The Patriots had one of the NFL's most entertaining backfields last year, with BenJarvus Green-Ellis rushing for over 1,000 yards and Danny Woodhead making the Jets look foolish for cutting him. But each running back has his limitations, and the Patriots could be on the lookout for an all-purpose back adept at catching a pass and converting a third-and-short.

New York Jets

The Jets are in a weird spot. They finished the season as a team with talent at virtually every position.

But they have a crowded group of free agents and couldn't bring themselves to sign any (aside from giving inside linebacker David Harris the franchise tag) until a new collective bargaining agreement was in place. The Jets want to know what the new salary cap is before moving forward.

That leaves a lot of loose ends for the Jets heading into the draft. Will they need a receiver to replace Santonio Holmes or Braylon Edwards? A cornerback to replace Antonio Cromartie?

The needs we can bank on are outside linebacker and safety.

The Jets must generate a better pass rush and still need to recover from the Vernon Gholston pick that set them back. Outside linebacker Bryan Thomas is competent, but no star. He led the Jets with just six sacks. Calvin Pace had 5.5 sacks. The recently released Jason Taylor added five.

Safety is an area of emphasis because they could have stood to upgrade even before Brodney Pool, Eric Smith and James Ihedigbo became free agents. Jim Leonhard is a Rex Ryan favorite but recovering from a broken shin.

Belichick marvels at Stephen Neal's career

March, 3, 2011
The New England Patriots have released a statement from head coach Bill Belichick on right guard Stephen Neal's retirement Wednesday:
"They don't come any better than Steve Neal. In terms of improvement and development as a player, Steve may have accomplished more than any player I have ever been around. His toughness, intelligence and competitiveness were at rare levels and all contributed to him going from being a champion in an individual sport to being an integral part of championship teams.

"I congratulate Steve for an incredible career and thank him for everything he did for me personally, our team and organization."

AFC East moves: Neal retires, Gholston cut

March, 2, 2011
One of the NFL's more remarkable careers has come to an end.

New England Patriots right guard Stephen Neal announced his retirement after 10 seasons.

Neal didn't play a down of college football. He was a wrestler at Cal State-Bakersfield and signed as an undrafted rookie project. He didn't make the team, and was signed to the Philadelphia Eagles' practice squad. But the Patriots saw enough that they signed him to their active roster later that year.

Offensive line coach Dante Scarnecchia helped Neal evolve into a quality player for several years.

Injuries always seemed to be a problem for Neal. He started nine or fewer games three seasons and just 37 games over his past four seasons. His 2010 campaign came to an end after eight games because of a shoulder injury.

Neal's retirement increases backup Dan Connolly's profile on the Patriots' roster and could keep Nick Kaczur around. Connolly started capably at left guard until Logan Mankins ended his contract standoff. Connolly then switched over to right guard for the injured Neal.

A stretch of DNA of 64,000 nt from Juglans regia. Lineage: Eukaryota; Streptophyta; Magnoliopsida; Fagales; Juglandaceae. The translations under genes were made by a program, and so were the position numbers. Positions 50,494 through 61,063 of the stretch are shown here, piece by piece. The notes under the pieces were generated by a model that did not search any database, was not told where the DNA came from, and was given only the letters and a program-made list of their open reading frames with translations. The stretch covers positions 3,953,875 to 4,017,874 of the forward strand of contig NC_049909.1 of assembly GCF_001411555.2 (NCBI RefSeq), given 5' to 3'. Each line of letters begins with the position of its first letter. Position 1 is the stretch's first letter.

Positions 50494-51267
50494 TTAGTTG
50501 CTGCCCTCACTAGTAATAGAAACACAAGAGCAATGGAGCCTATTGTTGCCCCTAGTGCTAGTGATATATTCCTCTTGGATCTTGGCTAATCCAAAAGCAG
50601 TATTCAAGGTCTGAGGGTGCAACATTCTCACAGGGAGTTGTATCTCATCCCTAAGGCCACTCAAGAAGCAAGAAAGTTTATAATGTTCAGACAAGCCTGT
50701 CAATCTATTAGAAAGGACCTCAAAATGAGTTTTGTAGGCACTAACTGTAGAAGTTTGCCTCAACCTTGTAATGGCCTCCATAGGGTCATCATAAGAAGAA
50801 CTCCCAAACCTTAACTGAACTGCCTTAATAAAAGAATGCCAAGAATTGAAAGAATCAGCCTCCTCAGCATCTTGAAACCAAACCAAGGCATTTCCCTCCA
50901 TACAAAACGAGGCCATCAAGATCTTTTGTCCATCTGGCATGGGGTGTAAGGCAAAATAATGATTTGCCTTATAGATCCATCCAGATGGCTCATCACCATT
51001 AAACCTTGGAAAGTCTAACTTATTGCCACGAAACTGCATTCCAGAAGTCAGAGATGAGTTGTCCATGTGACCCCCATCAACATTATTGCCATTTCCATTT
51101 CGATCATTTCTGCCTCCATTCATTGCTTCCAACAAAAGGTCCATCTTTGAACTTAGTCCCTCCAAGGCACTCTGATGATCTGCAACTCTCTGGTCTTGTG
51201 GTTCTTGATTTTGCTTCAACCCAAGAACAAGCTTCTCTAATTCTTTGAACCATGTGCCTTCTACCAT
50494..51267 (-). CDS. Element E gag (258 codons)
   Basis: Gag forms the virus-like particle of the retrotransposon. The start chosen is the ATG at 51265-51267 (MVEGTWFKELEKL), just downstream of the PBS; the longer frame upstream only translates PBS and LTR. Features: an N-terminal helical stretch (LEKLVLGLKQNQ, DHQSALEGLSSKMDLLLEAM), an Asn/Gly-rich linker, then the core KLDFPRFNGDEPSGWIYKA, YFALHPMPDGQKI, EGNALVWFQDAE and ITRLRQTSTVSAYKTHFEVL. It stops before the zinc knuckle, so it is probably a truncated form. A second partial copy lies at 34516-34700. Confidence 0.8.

Boston Herald beat writer Ian R. Rapoport reported over the weekend that the Patriots approached Kaczur about a salary cut, but he refused.

Neal's decision was one of a few AFC East personnel moves Wednesday.

Rapoport also reported the Patriots extended a qualifying offer to restricted free agent running back BenJarvus Green-Ellis.

The New York Jets officially released defensive end Vernon Gholston and tight end Ben Hartsock.

Patriots wise to franchise Logan Mankins

February, 11, 2011
Logan Mankins previously warned the New England Patriots he would be upset if they placed the franchise tag on him.

Boston Herald beat writer Ian R. Rapoport reports the Patriots "definitely" will use the franchise tag on their All-Pro left guard.

Despite objections from the NFL Players Association, the NFL has allowed teams to apply franchise tags for two weeks, starting Friday.

[+] EnlargeLogan Mankins
Tom Croke/Icon SMILogan Mankins earned All-Pro honors despite playing in just nine games this season.
The team's decision to franchise Mankins could cause angst among Patriot Nation. Fans don't want their stars to be unhappy or at odds with the organization. The franchise tag would prolong a messy rift between Mankins and the front office that has lasted many months and involved owner Robert Kraft reportedly demanding a public apology.

But the Patriots are making the absolutely proper move here.

If Mankins is unsatisfied, so what? He was disgruntled last season and played so dominantly he was voted first-team All-Pro and selected as a Pro Bowl starter by the fans, coaches and players -- even though he played only nine games.

Mankins is a proud competitor who will block just as hellaciously regardless of his situation. He's not wired to go half-speed or pull back just because he's displeased with his deal. A guy like Mankins doesn't pout when the ball is snapped.